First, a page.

• Obsession with data: everybody has probably heard about Google’s obsession with data but the company has taken it further than most people can imagine. Example: Google relied heavily on academic metrics in the recruitment process, to a point that the company was asking candidates with more than a decade of work experience for their college admission test score and GPA’s
  • Pushing the boundaries: building and running your own data centres is probably not the first thing a company would think of given the large supply of cheap data centres around the world but with the rapid growth of the number of computers Google operated the company was continuously chasing for additional efficiencies that existing data centre providers could not or were not willing to provide. So it decided to build its own data centres by applying existing ideas that no one had yet put into practice, e.g. completely new ways to approach cooling. Google ultimately found ways to make it work and hence built data centres that were more efficient than the companies who’s main focus were data centres. Google’s history is full of such examples of pushing the boundaries of what seemed to be impossible at the outset and proved possible after Google tackled it.
  • Acquisition strategy: Google is probably one of the best companies when it comes to acquisitions by combining acquisition discipline (by doing a very good job thinking through how a potential acquisition can (or cannot) help the company achieve its goals) with a smart way of integration the acquired company into Google (or even leaving it as a stand-alone unit if this turns out to be the better set-up as in the case of YouTube). This smart M&A strategy is how some of the most successful Google products were born: AdSense (Applied Semantics), Android or Google Analytics (Urchin). And I hope the same thing will happen with my portfolio company Sparkbuy that got acquired by Google yesterday.

So I can only recommend you reading this book – you can get it here or here.

 

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What kind of company can you build outside of the Valley?

I often get asked by investors and entrepreneurs alike how building a startup outside of Silicon Valley is possible and I always answer that it depends on what kind of company you are trying to build. So if you are trying to create the next Facebook, Google, YouTube, Twitter, or Foursquare and your company requires a large amount of funding and needs to be close to where the buzz is (because dozens of other startups are competing with you with exactly the same idea and the winner will take it all), then a “secondary market” like Denver / Boulder, San Diego, Seattle, Boston, Montreal or Vancouver is not the best place to be. But if you have carved out a niche for your company that is a bit off the beaten track, are comfortable to do more with less money, bootstrap longer and grow your company a bit more organically, then any of those secondary locations could be the perfect place to start and build your company. You might not have the same access to money and senior talent but you usually have much lower costs of operating your company, access to great engineering talent without competing with the Google’s and Facebook’s of the world (and the salaries that they are paying) and an environment that sometimes makes it easier to focus on the real value of a product for customers compared to chasing the latest hype.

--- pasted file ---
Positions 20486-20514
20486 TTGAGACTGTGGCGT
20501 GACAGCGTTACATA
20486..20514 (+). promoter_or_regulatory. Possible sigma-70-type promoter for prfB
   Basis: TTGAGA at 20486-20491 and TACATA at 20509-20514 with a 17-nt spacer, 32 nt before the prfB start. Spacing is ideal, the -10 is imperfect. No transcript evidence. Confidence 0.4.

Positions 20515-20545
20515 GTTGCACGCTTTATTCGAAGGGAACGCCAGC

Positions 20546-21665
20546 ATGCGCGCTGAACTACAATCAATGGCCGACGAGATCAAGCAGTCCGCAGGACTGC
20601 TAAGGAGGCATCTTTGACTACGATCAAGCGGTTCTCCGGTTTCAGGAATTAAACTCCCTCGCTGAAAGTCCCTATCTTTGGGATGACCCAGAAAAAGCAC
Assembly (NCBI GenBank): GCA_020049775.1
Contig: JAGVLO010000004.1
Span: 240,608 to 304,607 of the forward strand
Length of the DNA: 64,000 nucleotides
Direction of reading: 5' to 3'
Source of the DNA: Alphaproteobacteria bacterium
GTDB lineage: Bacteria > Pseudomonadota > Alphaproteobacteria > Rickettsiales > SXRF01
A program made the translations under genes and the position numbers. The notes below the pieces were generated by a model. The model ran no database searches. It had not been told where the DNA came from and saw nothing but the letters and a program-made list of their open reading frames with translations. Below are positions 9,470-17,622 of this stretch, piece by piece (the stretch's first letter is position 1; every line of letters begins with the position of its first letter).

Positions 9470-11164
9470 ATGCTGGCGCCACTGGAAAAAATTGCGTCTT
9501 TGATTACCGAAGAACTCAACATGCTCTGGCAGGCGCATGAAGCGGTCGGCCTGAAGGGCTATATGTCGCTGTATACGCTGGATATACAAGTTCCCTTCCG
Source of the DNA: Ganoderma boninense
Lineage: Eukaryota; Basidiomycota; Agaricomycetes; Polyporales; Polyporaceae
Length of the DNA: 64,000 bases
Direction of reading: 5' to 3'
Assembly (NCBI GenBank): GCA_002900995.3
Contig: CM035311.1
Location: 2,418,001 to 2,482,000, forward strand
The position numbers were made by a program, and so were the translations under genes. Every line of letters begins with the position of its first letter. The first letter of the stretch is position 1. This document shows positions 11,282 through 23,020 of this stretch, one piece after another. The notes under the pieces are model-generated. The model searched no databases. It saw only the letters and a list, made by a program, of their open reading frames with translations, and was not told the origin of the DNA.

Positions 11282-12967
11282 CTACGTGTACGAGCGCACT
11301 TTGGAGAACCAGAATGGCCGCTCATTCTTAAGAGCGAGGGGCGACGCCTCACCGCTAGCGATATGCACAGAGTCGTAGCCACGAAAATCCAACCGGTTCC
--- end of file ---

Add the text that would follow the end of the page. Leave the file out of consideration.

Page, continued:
Not sure if you can create big companies in places like Edmonton, Kelowna or Victoria? Yes, you can! Take Bioware, the Edmonton-based gaming company that the two founders Greg and Ray built over a decade in a city that did not have not a single gaming company before they started their company – sold to EA for close to a billion dollars. Or Kelowna’s Club Penguin, a company that was the first to create a virtual world for kids and sold to Disney for over $750 million. Or my own company AbeBooks that got built in Victoria, BC, over more than a decade before being sold to Amazon.

Great companies are being started in these markets every day – they will perhaps not be as glamorous as the Valley startups but will still create enormous value for customers and subsequently exit opportunities for entrepreneurs and investors alike.